Metaphorically Speaking

If you have spent any significant amount of time around me, you may notice something. I like to use analogies and metaphors..(An analogy being a comparison of two things, while a metaphor applies word or phrase to an object or action.) They allow me to describe things better. They also serve as a visualization for things I am attempting to explain or share. I notice I do this a lot when describing my children. Especially because their personalities and essences are so different. Joel, my older son, is 7 years old. He's brilliant and bossy. He's delightful and difficult. He is my Rubix Cube. I've yet to master successfully solving the Rubix Cube puzzle. I try to align all the white squares. I get close...and then here come blue or red square to throw a wrench in my problem solving skills. Joel is as complex and multifaceted as that Rubix Cube. Every time I think I figured him out, some new action, attitude, behavior or thought might pop up suddenly. And I am left to once

The Beautiful Chaos of 39

Its June 16th. I just turned 39. I am embarking in what will be the last year of my 30s. I also happened to have celebrated with 1-2 glasses of wine. So as relaxed as I am, I decided to compose a blog post. I have had 3 different blogs buzzing in my mind for several weeks. But I've been horrendously busy and unable to sit down and work through them with the keys on my computer. So while I have been seeming silent in the world of blogging, I am hoping my schedule will allow me to complete my blog posts this summer. One can hope anyway. . Ya'll....can this be an honest post?  Not a tell-all for all the details of my life, but one where I can be honest about what life is like as I begin my 39th year? At 39, I am in some ways so satisfied with my life. I LOVE my kids. They drive me crazy and I complain incessantly about frustrating behaviors, but I love them deeper than I ever thought I could love another human being. I am the mother of two very different boys. And to a deg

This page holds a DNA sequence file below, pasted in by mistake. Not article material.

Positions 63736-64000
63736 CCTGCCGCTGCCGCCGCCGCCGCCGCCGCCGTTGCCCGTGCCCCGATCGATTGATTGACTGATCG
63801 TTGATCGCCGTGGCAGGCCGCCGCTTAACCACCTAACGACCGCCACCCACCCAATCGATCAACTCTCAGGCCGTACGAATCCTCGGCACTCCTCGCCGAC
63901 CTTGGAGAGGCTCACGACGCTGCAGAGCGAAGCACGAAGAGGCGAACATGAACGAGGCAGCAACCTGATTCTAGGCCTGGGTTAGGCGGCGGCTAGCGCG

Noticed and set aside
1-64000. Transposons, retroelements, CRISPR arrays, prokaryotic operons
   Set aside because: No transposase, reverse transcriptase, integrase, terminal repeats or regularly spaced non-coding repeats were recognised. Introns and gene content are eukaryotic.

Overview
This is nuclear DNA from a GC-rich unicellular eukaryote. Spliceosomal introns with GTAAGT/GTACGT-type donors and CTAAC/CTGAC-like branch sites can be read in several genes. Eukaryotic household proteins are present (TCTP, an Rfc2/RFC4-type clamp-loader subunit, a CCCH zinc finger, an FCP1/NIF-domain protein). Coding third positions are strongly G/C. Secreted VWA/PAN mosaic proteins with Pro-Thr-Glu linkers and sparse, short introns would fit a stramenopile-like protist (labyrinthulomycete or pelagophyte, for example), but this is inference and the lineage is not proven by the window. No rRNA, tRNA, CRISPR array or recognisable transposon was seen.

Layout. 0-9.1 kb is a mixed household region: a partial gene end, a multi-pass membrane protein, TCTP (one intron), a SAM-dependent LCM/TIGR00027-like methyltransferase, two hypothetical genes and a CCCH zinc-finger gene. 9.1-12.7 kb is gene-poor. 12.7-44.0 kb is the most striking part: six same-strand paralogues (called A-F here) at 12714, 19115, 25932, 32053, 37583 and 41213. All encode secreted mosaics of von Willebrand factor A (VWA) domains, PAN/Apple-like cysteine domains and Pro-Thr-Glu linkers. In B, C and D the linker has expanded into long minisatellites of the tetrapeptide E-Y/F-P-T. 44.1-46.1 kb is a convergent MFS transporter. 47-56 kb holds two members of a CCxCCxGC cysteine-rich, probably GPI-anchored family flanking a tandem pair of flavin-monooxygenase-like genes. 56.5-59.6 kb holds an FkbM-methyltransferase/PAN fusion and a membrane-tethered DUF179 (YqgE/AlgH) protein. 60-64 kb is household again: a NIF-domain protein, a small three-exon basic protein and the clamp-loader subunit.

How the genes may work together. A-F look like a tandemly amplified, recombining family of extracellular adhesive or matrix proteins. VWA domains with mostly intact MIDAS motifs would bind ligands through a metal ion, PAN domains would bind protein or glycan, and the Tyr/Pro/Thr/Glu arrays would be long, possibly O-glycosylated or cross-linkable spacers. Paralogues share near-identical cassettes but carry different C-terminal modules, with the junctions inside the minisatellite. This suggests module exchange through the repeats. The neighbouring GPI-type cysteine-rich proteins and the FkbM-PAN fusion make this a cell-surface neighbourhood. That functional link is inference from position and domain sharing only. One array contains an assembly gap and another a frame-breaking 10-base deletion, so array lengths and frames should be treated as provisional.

Why I’m Fundraising for World Down Syndrome Day and Why It Matters

Five years ago, I sat in front of my computer feeling scared, confused, and lost. I had just been discharged from the hospital after giving birth to my second son, Alvaro. He was unexpectedly born with Down syndrome.   I knew very little about Down syndrome. What little I thought I knew filled my heart with fear and sadness.   Questions crowded my waking moments: Where do we go from here? What do we need to know? Would my baby look like me? When would he walk? When would he talk? What kind of other challenges would we have to face? How would I work through the fear and sorrow? How long would I carry the deep guilt I felt for feeling so brokenhearted? How do I come to see the baby with Down syndrome in my arms as the same baby who grew in my womb? I wanted and needed to connect to other Moms. I needed to see what other babies looked like. I needed to know what other Moms were doing, how they were living or surviving with the news. I needed hope and comfort from someone on the s

Skinned Knees